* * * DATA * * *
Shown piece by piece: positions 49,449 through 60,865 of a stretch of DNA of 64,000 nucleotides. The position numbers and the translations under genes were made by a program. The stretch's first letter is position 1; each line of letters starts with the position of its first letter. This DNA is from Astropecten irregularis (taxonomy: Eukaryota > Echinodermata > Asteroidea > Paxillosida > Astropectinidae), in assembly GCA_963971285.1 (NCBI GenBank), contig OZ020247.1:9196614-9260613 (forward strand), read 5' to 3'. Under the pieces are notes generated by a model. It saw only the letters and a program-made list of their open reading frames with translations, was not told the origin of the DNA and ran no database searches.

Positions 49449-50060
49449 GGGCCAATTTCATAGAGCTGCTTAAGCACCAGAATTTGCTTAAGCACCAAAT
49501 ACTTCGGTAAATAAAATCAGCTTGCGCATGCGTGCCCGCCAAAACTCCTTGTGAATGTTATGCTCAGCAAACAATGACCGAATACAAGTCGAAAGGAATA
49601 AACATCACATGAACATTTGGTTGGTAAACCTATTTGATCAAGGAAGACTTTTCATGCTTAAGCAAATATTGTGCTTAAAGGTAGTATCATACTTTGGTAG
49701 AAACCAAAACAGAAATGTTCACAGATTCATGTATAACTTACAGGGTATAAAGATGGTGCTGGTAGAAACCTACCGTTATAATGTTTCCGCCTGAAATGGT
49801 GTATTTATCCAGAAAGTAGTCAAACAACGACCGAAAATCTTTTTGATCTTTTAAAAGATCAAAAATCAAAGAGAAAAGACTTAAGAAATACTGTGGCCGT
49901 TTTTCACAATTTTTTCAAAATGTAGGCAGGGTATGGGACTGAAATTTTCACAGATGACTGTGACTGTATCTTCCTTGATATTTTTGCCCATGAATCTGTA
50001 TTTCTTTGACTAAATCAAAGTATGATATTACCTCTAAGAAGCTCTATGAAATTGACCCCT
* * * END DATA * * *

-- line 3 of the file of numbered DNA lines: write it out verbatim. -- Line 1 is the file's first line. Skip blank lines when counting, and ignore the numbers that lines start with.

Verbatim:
49449 GGGCCAATTTCATAGAGCTGCTTAAGCACCAGAATTTGCTTAAGCACCAAAT